By Malcolm Harrison, CIPS Group CEO
These are difficult times for businesses. Over the course of the past five years, we have all come to realise that we cannot take our globalised supply chains for granted. Now, the procurement profession is facing three defining challenges: disruption, sustainability and building more ethical supply chains.
I believe Southern Africa has a key part to play in solving all these issues. If we can address each of them not only, will we help to unlock Africa’s growth but Africa in turn can help to reinvigorate global trade. Procurement will play a central role in managing and adapting to these challenges, and so it is essential that we focus on professionalisation to give supply chain managers the skills and support to tackle the issues at hand. The first challenge is widespread supply chain disruption. The continued fall-out from Covid-19 induced lockdowns, geo-political tensions and rampant inflation mean that previously held trade routes and systems are having to be reimagined. This can only be achieved through strength and flexibility but, I believe that more resilient pan-African supply chains will contribute to more resilient global supply chains.
Collaboration is key in this regard. A study into the South African retail industry for the University of Pretoria found that businesses with clear communication with their suppliers and clients were best able to adapt to the economic disruption of the last few years. Businesses which share information can better foresee and respond to disruptive events, adapting to the new situation more quickly than competitors. Furthermore, efforts to soften borders, through initiatives like the African Continental Free Trade Area, AfCFTA, can help businesses to broaden their base of suppliers and customers, building resilience across the region while reducing Africa’s reliance on other markets.
The second challenge is the urgent need to stave off a climate emergency. Africa has historically contributed very little to global warming but it’s Africa’s people and environment which could suffer the most if we do not address it. That is why the burden of this green transition must be shared across the whole supply chain and not just pushed down supply chains to Africa. As a global profession, that is a responsibility all of our members share, especially those in developed economies.
However, sustainability is fast becoming the top priority for the global businesses which many African businesses are targeting for growth. With more international regulations likely to be introduced in the months ahead, African businesses that embed sustainability across their supply chains now will undoubtedly gain a competitive advantage. Awareness of the opportunities of sustainable practices is already high, with a study conducted for the University of South Africa finding that 75% of construction companies in Botswana were aware of sustainable logistics practices that they could use. Unfortunately, this awareness is not yet translating into action, as the same report found that there was still limited uptake of these practices.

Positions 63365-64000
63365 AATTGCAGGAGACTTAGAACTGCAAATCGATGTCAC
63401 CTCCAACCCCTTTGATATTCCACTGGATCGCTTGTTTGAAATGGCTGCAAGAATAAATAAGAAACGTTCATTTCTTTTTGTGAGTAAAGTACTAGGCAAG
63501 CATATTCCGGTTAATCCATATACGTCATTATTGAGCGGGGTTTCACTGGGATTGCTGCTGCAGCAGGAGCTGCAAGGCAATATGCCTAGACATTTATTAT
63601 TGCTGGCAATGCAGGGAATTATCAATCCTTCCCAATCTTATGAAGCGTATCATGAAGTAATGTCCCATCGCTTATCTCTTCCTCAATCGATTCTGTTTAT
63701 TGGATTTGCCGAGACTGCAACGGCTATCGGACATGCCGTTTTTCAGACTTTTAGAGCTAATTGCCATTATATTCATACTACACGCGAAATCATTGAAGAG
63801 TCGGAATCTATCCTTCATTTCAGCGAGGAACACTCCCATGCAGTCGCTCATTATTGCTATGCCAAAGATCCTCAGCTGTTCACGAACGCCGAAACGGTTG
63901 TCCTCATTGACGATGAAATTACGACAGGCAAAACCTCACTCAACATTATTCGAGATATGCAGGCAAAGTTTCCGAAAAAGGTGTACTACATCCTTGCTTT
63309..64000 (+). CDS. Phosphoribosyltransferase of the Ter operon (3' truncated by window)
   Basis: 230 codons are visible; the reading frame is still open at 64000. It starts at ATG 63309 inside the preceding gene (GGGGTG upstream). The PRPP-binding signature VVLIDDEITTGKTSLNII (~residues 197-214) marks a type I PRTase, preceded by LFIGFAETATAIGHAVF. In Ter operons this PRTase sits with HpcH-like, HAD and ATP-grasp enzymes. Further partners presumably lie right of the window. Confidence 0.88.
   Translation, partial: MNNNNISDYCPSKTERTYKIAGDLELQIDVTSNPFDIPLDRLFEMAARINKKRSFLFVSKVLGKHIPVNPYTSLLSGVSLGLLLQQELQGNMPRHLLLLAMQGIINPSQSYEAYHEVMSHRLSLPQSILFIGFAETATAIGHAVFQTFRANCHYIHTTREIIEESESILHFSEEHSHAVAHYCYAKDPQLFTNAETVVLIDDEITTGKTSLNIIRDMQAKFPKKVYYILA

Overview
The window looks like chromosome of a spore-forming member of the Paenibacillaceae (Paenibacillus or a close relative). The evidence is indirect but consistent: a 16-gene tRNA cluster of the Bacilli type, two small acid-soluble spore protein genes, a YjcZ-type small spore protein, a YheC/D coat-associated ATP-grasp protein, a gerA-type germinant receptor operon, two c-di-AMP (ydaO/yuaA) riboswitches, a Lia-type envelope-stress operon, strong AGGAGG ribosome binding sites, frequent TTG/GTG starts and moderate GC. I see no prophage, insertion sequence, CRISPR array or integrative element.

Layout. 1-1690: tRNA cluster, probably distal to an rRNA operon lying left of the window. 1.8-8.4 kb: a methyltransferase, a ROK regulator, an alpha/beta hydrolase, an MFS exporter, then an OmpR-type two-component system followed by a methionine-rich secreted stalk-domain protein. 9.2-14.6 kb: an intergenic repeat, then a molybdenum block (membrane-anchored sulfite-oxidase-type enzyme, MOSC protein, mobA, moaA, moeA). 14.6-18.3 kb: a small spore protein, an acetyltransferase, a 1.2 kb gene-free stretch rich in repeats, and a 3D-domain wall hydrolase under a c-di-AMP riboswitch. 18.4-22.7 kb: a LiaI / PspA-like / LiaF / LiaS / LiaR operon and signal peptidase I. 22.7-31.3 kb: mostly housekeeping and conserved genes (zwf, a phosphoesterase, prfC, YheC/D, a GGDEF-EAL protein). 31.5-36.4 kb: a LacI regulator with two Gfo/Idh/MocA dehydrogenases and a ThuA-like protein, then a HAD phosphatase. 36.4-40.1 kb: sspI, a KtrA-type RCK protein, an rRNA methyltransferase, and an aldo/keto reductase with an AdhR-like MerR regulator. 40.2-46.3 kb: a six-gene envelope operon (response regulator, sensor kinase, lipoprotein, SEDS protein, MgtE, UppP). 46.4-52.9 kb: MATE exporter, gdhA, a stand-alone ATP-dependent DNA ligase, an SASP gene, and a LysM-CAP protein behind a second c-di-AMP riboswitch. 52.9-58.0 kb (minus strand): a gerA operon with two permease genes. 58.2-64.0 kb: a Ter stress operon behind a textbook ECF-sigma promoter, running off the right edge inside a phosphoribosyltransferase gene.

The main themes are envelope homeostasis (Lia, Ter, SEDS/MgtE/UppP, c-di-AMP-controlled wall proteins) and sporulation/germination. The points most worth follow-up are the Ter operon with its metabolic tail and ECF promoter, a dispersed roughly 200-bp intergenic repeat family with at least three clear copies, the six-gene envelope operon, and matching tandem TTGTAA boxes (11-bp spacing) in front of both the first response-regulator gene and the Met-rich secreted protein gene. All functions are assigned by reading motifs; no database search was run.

The final challenge is the drive to build more ethical supply chains in both the private and public sectors. There is a growing recognition that businesses have a responsibility for the fair treatment of everyone involved in the supply chain, from ensuring workers in factories are receiving a fair wage to guaranteeing contracts are awarded in a transparent way. African procurement teams have a vital but difficult role in safeguarding their businesses and their communities from ethical malpractice and routing out unethical behaviour.
I believe we can help to tackle all these challenges by professionalising procurement. Highly skilled and properly qualified procurement professionals can work better together to adapt to new disruptions, while training can help to drive supply chain managers forward as they look for new solutions to the climate crisis. Professionalisation can also ensure supply chain managers are working to the same principles, helping to align approaches, and ensuring greater trust between businesses and suppliers. But professionalisation also ensures that Africa’s procurement talent does not stand alone in the fight to ensure supply chains are managed ethically, they can call upon a network of allies and recognised best practices. CIPS’ role is critical in driving continuing professional development. CIPS can help set up the structures that would result in robust CPD programmes, aimed at addressing the issues faced by professionals across all sectors. That is why I recently visited South Africa, Botswana, and Namibia to meet with some of the procurement leaders of the future. I wanted to understand the specific challenges they are facing, and solving, and ensure we are reflecting this in the development of global best practice, qualifications, and training. These are certainly challenging times, but there are also opportunities for businesses and individuals in Southern Africa who develop the right skills and work collaboratively to adapt to the current situation. I strongly believe ethical and well managed supply chains can be a force for good and help to tackle some major issues facing the world and local economies.